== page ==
Downsizing to boost your retirement

Together with Super, your home is one the most tax effective investments you can make. While the property market has softened somewhat as interest rates have risen, if you have been lucky enough to own your own home over the past 20-30 years, it has likely been a significant driver of your wealth creation. 

However, the home that suited your now grown-up family so well may not suit you in retirement. It could be larger than your needs and require significant maintenance. Or maybe it’s simply tying up capital that could otherwise be invested to improve your retirement lifestyle.  

So, looking past the emotional ties and downsizing could see you move into a more practical home and improve your financial security. 

Fortunately, the Government wants retirees to downsize to free up larger homes for younger people and has offered tax concessions via super contributions to incentivise retirees to do so. 

Downsizer super contributions 

In 2018, the Government introduced downsizer super contributions to allow older Australians to sell their home and use the proceeds to purchase a smaller one and contribute up to $300,000 ($600,000 for a couple) of the balance into their super account. 

Initially the minimum age was 65. However, from 1 January this year people aged 55 and over can access downsizer contributions. 

There is no upper age limit. Ordinarily, once you turn 75 you can no longer make personal contributions. So, downsizing even late in life can present a rare opportunity to top up your super.  

Other things to know about downsizer contributions, include: 

  • You must have owned your home for at least 10 years 
  • The contributions are not tax deductible, however, there is no contributions tax 
  • Your concessional ($27,500) and non-concessional ($110,000) contribution limits are unaffected 
  • If owned solely by one partner, the other partner may still be entitled to make the contribution 
  • Buying a replacement home is not a requirement, provided you satisfy the other criteria 
  • You must make your contribution into your super account within 90 days of settling your property sale 
  • When making the contribution make sure you use the special downsizer contribution form 
  • You can only use the downsizer concession once 

So, for example, if you are between 55 and 75 years of age and have a super balance of less than $1.68m the previous financial year, you and your partner could contribute up to $657,500 each following the sale of your home:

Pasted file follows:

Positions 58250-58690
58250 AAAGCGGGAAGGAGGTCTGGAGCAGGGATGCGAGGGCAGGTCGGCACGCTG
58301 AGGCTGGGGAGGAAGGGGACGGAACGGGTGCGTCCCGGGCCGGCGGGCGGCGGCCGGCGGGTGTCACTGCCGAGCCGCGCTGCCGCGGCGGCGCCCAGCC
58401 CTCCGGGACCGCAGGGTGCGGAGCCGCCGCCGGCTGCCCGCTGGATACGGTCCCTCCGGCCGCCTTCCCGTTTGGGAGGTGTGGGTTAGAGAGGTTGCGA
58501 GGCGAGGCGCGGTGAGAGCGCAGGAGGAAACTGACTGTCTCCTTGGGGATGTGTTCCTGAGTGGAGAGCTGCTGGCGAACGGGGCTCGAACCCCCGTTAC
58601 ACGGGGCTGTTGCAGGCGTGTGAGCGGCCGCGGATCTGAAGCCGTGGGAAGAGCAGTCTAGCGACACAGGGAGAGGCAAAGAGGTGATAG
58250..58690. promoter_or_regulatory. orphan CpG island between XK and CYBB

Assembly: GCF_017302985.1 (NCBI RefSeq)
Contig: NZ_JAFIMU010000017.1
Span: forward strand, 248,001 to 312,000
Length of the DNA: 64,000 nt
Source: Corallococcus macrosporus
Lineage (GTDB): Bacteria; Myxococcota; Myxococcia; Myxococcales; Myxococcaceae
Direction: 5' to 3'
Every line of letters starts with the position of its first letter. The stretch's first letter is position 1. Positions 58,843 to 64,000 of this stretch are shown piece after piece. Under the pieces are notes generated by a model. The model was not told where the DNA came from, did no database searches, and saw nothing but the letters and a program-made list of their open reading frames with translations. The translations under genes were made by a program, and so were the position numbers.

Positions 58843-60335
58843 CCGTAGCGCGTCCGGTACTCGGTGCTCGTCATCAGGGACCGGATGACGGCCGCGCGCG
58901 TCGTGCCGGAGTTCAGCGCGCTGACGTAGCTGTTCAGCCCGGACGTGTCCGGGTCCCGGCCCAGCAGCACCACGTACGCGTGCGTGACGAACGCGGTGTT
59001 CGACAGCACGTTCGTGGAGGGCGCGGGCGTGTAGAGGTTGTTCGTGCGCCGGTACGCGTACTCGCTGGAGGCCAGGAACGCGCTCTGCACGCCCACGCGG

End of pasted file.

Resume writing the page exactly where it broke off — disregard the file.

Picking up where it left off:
• Downsizer contributions: $300,000 
  • Concessional contributions: $27,500 
  • Non-concessional contributions: $330,000*  

*Using 3 year bring-forward rule 

Why do it? 

The main benefit of making super contributions is reducing the tax you pay on your investments.  

While in accumulation phase, your super earnings are subject to only 15% income tax and 10% CGT (for investments held >1 year. Once you retire (reach preservation age) and convert your super to pension mode, your super balance up to a lifetime cap of $1.9m is tax free. This means that if you are a 60-year-old female retiree, your super may be invested for over 25 years tax free!  

Downsizing is not for everyone 

Before making the decision to downsize, you should carefully consider the impact it may have on your Aged Pension or any other Centrelink entitlements. For instance, your home is not counted in the Aged Pension asset test. However, your super balance is.  

Also, there are significant costs to selling and buying property and a smaller property may not always be cheaper than your current home. You should carefully consider these factors before making the decision to downsize.   

If you are thinking about downsizing, call one of our experienced advisers on (02) 6686 6678 to help you develop a plan according to your particular circumstances. 


Disclaimer: The information and articles in this newsletter are of a general nature only and should be taken as personal advice as they might be unsuited to your specific circumstances. The contents do not take into account the investment objectives, financial situation or particular needs of any person and should not be used as the basis for making any financial or other decisions. You should consult your financial adviser or other professional advisers prior to acting on this information.